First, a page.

Guest Post: From Factory Farm to Vegan, Angie Hammond’s Story

by JL Fields on July 16, 2010

It’s not just about the food, stupid.

To be clear, the “stupid” in this scenario is me. I am not sure if you have noticed but I don’t often say I am a vegan. I say I am a dietary vegan or that I am going vegan.  I transitioned from vegetarian to vegan for dietary reasons.  My car has leather seats, I wear leather sandals, and I know there is beeswax in some of my lip balm.  However, since going vegan in my diet, I am beginning to think much longer and harder about my consumerism.  I am addicted to lip balm and now spend a great deal of time trying to figure out what’s in it and considering if an animal may have been harmed for my silky, smooth lips.  I am a handbag fiend and I have only purchased one purse since going vegan and it is made of hemp. My new running shoes (Brooks) are vegan.  Hey, it’s a start.

I don’t yet fully commit to saying “I am a Vegan” because I know it is not accurate.  However, the more I learn about veganism the more I stumble upon disturbing facts that have a profound impact on me. Case in point:  one afternoon on Twitter someone I follow threw out a question to the Twitter universe. “Why are you vegan?”  I responded that I transitioned from vegetarian to vegan for dietary reasons. I asked her why she was a vegan. When she told me, I asked her to write a guest post for this blog.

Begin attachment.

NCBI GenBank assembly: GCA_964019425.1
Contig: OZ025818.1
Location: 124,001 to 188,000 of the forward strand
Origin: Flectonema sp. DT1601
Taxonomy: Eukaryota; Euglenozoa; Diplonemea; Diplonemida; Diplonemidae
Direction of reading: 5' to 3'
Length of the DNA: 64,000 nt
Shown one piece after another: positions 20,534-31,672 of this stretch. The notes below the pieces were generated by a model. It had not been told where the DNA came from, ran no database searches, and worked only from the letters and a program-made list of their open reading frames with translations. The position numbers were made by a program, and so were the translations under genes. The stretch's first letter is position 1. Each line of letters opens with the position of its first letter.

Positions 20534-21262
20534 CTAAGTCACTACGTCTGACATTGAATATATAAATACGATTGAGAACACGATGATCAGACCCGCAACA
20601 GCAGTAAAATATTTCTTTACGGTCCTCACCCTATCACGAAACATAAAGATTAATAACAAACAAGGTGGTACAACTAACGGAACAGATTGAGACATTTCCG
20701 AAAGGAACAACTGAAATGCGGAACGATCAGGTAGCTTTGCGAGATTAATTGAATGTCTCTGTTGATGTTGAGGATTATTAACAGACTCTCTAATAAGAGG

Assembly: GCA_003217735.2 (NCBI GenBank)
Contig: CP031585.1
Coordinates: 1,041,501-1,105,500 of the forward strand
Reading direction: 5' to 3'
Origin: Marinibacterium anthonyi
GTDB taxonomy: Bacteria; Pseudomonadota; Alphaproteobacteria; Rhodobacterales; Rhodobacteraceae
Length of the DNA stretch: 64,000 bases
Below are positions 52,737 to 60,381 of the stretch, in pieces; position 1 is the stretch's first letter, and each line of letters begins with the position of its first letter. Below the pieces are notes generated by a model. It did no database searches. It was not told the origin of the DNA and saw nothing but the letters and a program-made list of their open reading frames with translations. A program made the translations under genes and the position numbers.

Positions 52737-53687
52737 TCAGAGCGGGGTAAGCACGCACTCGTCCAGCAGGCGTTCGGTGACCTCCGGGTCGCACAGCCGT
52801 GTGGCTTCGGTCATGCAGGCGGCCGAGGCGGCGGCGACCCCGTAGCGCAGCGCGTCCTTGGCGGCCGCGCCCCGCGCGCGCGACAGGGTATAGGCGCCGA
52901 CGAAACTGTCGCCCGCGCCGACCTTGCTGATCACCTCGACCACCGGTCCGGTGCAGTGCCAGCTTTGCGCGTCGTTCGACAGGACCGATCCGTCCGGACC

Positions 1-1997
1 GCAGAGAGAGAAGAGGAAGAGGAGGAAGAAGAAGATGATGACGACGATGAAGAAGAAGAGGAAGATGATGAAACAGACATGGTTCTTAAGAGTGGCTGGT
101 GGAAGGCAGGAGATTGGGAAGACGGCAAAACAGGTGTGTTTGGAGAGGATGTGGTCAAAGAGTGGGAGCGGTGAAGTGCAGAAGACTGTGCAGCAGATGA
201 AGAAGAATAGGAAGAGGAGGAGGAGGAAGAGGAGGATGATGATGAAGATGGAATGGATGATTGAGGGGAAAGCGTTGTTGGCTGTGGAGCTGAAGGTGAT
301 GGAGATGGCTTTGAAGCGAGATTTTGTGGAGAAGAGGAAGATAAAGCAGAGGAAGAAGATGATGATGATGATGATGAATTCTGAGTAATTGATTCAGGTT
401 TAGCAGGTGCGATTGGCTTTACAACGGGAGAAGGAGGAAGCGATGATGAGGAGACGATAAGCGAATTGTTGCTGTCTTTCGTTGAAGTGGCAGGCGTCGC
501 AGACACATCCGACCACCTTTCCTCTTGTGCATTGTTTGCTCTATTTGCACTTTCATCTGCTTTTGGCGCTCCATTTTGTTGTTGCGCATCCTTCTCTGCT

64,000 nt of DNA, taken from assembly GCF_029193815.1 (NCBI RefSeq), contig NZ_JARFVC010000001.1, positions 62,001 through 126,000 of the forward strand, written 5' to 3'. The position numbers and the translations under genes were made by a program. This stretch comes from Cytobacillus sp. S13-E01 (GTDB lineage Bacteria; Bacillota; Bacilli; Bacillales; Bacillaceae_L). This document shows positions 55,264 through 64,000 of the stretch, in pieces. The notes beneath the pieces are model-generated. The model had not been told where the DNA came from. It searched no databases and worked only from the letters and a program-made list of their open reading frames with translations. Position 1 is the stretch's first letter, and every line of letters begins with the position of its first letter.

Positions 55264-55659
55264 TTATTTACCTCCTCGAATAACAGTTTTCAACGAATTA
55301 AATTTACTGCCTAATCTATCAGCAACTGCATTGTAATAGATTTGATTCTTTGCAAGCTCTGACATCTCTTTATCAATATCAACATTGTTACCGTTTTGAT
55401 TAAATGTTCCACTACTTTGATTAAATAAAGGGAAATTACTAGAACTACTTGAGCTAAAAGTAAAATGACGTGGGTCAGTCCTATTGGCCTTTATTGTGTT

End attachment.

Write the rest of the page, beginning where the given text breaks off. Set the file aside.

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Guest Post: Angie Hammond

I grew up in a small town in north Alabama. When I was nine years old my Dad bought a chicken and cattle farm. I know now that what we had was a chicken factory farm.

We had four chicken houses, each with approximately 20,000 chickens in each house. They aren’t small houses—they are about 500 feet long and look more like really long sheds. If you have seen Meet your Meat or Earthlings you will know what they look like. Also, as for the poultry section of these movies, I know from personal experience they are 100% accurate.